Some thirty years ago, when the Castilians in the West, and the Portuguese in the East, had begun to search after new and unknown lands, in order to avoid any interference of one with the other, the kings of these countries divided the whole world between them, by the authority probably of Pope Alexander VI, on this plan, that a line should be drawn from the north to the south pole through a point three hundred and sixty leagues west of the Hesperides which they now call Cape Verde Islands, which would divide the earth's surface into two equal portions. All unknown lands hereafter discovered to the east of this line were assigned to the Portuguese; all on the west to the Castilians. Hence it came to pass that the Castilians always sailed southwest, and there discovered a very extensive continent, besides numerous large islands, abounding in gold, pearls, and other valuable commodities; and have quite recently discovered a large inland city named Tenoxtica [Mexico] situated in a lake like Venice. Peter Martyr,[2] an author who is more careful as to the accuracy of his statements than of the elegance of his style, has given a full but truthful description of this city. But the Portuguese sailing southward past the Hesperides [Cape Verde Islands] and the Fish-eating Ethiopians [West Coast of Africa], crossed the Equator and the Tropic of Capricorn, and sailing eastward discovered several very large islands heretofore unknown, and also the sources of the Nile and the Troglodytes. Thence, by way of the Arabian and Persian Gulfs, they arrived at the shores of India within the Ganges, where now there is the very great trading station and the kingdom of Calicut. Hence they sailed to Taprobane which is now called Zamatara [Sumatra]. For where Ptolemy, Pliny, and other geographers placed Taprobane, there is now no island which can possibly be identified with it. Thence they came to the Golden Chersonesus, where now stands the well-peopled city of Malacca, the principal place of business of the East. After this they penetrated into a great gulf, as far as the nation of the Sinæ, who are now called Schinæ [Chinese], where they found a fair-complexioned and tolerably-civilized people, like our folks in Germany. They believe that the Seres and Asiatic Scythians extend as far as these parts.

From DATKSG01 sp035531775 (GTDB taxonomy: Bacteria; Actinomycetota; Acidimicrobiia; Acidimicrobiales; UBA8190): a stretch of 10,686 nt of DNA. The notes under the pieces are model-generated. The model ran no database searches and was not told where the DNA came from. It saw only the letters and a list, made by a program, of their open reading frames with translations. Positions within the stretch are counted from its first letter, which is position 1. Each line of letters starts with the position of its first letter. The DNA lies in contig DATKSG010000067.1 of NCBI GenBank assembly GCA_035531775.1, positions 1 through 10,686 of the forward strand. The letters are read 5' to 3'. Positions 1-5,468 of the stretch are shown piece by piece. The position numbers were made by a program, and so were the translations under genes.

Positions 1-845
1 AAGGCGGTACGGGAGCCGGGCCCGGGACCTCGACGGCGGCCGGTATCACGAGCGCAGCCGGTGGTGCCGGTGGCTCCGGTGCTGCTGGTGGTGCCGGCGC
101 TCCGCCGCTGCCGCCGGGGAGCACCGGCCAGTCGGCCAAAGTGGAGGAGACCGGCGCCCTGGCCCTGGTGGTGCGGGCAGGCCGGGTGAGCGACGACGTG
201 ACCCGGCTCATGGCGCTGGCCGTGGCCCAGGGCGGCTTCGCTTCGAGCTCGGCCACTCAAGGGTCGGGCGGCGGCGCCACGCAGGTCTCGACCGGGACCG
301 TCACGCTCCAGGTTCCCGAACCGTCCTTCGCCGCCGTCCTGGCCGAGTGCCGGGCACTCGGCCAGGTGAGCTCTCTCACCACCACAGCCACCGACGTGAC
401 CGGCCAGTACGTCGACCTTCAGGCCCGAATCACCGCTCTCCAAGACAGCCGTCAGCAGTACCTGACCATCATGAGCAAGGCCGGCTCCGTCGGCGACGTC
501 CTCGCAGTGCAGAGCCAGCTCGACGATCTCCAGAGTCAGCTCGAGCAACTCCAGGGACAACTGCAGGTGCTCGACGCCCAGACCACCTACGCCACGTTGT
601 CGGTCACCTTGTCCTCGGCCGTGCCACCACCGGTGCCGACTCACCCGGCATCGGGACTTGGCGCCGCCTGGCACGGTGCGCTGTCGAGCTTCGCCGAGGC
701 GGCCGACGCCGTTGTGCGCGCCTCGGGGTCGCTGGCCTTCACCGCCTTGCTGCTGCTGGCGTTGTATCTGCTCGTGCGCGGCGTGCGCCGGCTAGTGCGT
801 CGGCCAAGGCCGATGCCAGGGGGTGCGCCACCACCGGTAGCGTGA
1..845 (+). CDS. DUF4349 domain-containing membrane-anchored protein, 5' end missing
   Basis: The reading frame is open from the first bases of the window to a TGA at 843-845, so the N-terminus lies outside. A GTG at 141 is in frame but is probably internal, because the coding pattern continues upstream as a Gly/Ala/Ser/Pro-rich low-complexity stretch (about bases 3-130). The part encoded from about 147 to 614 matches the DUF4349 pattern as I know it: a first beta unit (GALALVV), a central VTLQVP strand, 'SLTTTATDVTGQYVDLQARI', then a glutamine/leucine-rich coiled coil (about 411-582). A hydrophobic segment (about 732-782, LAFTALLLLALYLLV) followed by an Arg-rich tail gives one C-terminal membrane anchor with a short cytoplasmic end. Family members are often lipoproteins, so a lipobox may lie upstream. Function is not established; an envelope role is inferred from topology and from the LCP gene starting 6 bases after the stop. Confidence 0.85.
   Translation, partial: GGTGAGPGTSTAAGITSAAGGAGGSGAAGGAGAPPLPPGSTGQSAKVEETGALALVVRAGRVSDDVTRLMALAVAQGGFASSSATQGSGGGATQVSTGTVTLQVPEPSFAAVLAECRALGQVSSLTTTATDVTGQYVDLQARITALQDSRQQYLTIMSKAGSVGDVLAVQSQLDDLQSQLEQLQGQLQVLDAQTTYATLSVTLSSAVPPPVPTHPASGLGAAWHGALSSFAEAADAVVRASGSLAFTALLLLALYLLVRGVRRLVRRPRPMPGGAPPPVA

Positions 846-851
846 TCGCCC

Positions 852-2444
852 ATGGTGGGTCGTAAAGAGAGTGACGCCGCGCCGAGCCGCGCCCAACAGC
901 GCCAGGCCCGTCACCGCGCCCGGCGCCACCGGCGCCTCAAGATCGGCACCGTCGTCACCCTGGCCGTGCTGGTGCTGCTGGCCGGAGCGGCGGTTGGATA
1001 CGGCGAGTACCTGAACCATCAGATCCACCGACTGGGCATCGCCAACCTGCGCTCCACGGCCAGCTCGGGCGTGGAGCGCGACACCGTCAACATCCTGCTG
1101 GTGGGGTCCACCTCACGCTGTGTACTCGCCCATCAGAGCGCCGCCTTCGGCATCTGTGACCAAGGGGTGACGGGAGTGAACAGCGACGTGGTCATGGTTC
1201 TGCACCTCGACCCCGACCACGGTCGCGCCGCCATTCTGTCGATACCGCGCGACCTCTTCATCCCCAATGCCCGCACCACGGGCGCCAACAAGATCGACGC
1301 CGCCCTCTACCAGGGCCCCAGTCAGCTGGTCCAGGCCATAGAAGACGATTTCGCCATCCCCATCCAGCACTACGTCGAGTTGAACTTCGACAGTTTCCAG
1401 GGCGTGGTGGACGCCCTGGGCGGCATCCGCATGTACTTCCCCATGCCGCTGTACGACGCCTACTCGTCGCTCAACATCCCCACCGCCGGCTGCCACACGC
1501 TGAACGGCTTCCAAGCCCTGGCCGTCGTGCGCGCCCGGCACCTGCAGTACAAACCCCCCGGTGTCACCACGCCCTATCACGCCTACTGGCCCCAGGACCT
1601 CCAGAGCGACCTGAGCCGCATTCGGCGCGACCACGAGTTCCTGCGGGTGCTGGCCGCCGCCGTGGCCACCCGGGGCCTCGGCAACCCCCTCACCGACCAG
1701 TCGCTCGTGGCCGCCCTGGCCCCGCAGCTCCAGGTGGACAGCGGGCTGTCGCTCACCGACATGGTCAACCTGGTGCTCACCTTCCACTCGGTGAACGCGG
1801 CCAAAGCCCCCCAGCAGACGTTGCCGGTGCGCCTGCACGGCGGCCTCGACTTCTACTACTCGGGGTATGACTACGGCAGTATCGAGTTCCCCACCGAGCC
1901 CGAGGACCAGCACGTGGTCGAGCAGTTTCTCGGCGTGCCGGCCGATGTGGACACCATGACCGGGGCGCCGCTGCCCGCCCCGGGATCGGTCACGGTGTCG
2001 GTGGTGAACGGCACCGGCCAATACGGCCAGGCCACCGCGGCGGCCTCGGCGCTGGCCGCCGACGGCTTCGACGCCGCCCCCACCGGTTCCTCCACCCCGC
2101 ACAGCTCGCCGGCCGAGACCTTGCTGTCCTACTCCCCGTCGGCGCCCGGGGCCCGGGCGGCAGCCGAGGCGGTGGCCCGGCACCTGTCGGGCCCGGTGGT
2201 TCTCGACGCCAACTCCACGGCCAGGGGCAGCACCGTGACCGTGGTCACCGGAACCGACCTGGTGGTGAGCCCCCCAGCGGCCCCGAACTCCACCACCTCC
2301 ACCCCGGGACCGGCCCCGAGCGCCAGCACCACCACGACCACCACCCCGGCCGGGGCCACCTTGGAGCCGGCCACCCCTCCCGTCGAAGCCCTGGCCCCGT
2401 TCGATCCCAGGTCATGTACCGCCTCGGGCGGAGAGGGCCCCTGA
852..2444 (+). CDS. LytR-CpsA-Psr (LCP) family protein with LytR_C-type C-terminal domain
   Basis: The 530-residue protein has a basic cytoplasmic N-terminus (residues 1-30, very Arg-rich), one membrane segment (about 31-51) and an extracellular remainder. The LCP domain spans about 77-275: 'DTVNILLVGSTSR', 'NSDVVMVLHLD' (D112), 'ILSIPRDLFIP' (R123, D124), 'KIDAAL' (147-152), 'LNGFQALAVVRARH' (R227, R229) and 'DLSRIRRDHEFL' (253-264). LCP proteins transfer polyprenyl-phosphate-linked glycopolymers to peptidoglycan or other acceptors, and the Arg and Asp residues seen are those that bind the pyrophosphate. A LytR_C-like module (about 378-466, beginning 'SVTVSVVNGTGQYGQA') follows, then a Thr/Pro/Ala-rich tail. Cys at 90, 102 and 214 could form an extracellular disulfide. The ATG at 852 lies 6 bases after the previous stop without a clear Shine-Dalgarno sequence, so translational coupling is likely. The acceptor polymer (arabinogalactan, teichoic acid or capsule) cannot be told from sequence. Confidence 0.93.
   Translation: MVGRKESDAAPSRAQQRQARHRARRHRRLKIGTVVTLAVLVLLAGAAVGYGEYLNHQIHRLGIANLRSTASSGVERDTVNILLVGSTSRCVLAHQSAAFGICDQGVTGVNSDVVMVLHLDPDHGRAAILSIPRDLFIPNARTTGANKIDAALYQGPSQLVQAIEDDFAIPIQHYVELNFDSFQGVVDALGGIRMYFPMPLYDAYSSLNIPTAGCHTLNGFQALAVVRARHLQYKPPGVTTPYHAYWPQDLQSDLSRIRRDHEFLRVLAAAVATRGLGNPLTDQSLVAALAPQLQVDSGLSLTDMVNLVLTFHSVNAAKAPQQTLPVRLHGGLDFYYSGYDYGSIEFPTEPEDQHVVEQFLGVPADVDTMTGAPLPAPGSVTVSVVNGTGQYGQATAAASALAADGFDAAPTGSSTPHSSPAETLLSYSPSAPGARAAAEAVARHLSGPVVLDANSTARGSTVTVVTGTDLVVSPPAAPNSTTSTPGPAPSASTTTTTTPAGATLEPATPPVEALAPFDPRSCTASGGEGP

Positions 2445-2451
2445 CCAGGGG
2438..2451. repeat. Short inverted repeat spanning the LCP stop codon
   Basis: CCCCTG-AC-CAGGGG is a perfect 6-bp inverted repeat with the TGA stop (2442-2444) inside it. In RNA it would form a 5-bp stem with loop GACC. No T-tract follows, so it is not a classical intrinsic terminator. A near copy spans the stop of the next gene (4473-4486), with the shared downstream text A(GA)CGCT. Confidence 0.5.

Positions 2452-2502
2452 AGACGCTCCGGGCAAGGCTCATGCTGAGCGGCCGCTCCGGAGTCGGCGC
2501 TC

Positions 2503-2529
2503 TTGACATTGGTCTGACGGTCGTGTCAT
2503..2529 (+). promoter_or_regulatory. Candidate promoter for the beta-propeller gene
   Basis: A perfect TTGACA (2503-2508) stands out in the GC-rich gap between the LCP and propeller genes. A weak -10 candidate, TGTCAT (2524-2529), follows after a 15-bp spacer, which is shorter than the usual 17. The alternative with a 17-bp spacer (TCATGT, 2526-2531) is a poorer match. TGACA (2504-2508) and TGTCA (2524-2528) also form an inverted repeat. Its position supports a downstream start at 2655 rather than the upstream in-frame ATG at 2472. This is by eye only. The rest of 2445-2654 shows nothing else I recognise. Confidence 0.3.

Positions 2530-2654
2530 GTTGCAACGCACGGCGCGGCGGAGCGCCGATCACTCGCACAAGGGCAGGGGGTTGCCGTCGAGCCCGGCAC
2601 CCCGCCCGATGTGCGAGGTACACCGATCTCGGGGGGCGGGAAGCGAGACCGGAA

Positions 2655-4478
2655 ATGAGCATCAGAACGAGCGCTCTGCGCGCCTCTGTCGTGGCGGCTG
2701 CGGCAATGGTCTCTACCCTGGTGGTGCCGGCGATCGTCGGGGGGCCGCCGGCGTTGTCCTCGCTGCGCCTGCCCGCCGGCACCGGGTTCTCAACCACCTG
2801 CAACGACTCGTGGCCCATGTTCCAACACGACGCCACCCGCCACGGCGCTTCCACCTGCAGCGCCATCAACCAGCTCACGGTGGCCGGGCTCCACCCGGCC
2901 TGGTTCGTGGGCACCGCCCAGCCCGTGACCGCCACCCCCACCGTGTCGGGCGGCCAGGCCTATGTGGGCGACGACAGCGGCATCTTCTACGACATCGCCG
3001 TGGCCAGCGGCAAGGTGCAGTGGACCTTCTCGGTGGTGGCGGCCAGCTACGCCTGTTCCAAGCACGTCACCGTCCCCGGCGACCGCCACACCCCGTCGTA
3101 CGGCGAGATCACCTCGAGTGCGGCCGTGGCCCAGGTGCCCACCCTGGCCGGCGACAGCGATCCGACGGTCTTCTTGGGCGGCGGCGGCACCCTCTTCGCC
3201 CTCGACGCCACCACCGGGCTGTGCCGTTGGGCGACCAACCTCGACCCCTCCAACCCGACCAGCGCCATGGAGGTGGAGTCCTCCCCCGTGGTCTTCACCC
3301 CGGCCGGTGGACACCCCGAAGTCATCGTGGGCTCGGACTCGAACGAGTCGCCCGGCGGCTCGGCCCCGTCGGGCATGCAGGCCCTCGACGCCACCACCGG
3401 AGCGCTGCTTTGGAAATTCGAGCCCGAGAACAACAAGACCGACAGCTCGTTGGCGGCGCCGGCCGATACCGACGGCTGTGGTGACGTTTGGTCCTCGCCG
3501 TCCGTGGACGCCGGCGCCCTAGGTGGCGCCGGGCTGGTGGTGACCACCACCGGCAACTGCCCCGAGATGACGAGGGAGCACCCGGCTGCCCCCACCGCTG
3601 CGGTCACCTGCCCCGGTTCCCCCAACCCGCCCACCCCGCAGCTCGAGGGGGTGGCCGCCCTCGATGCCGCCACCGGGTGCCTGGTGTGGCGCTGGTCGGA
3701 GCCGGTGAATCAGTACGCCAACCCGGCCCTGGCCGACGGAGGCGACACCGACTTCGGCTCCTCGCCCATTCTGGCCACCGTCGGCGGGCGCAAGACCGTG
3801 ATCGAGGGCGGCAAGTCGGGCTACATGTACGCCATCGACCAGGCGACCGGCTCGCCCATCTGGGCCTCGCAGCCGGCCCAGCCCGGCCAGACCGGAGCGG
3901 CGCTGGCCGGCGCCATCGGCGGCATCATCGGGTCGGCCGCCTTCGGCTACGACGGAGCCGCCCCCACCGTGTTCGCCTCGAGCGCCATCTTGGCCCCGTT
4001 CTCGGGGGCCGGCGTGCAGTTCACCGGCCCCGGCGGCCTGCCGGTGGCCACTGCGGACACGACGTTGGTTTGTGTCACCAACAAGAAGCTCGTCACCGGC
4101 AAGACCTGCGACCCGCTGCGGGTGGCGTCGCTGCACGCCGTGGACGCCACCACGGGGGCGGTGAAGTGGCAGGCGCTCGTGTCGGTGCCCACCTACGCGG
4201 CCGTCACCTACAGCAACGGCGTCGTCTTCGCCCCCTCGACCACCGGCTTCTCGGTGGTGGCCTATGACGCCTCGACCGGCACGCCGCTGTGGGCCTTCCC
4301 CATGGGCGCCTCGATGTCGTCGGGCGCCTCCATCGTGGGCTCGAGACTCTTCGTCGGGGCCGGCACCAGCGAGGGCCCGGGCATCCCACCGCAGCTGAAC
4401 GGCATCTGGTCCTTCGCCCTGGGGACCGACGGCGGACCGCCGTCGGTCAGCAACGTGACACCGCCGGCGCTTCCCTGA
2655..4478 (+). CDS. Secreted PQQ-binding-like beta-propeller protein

And although there was a somewhat doubtful rumour afloat, that the Portuguese had advanced so far to the east, that they had come to the end of their own limits, and had passed over into the territory appointed for the Castilians, and that Malacca and the Great Gulf were within our limits, all this was more said than believed, until, four years ago, Ferdinand Magellan, a distinguished Portuguese, who had for many years sailed about the Eastern Seas as admiral of the Portuguese fleet, having quarreled with his king, who he considered had acted ungratefully towards him, and Christopher Haro, brother of my father-in-law, of Lisbon, who had, through his agents for many years carried on trade with those eastern countries, and more recently with the Chinese, so that he was well acquainted with these matters (he also, having been ill-used by the King of Portugal, had returned to his native country, Castille), pointed out to the emperor, that it was not yet clearly ascertained, whether Malacca was within the boundaries of the Portuguese or of the Castillians, because hitherto its longitude had not been definitely known; but that it was an undoubted fact that the Great Gulf and the Chinese nations were within the Castilian limits. They asserted also that it was absolutely certain, that the islands called the Moluccas, in which all sorts of spices grow, and from which they were brought to Malacca, were contained in the western, or Castilian division, and that it would be possible to sail to them, and to bring the spices at less trouble and expense from their native soil to Castille. The plan of the voyage was to sail west, and then coasting the Southern Hemisphere round the south of America to the east. Yet it appeared to be a difficult undertaking, and one of which the practicability was doubtful. Not that it was impossible, prima facie, to sail from the west round the Southern Hemisphere to the east; but that it was uncertain, whether ingenious Nature, all whose works are wisely conceived, had so arranged the sea and the land that it might be possible to arrive by this course at the Eastern Seas. For it had not been ascertained whether that extensive region, which is called Terra Firma, separated the Western Ocean [the Atlantic] from the Eastern [the Pacific]; but it was plain that that continent extended in a southerly direction, and afterwards inclined to the west. Moreover two regions had been discovered in the north, one called Baccalearum from a new kind of fish,[3] the other called Florida; and if these were connected with Terra Firma, it would not be possible to pass from the Western Ocean to the Eastern; since although much trouble had been taken to discover any strait which might exist connecting the two oceans, none had yet been found. At the same time it was considered that to attempt to sail through the Portuguese concessions and the Eastern Seas would be a hazardous enterprise, and dangerous in the highest degree.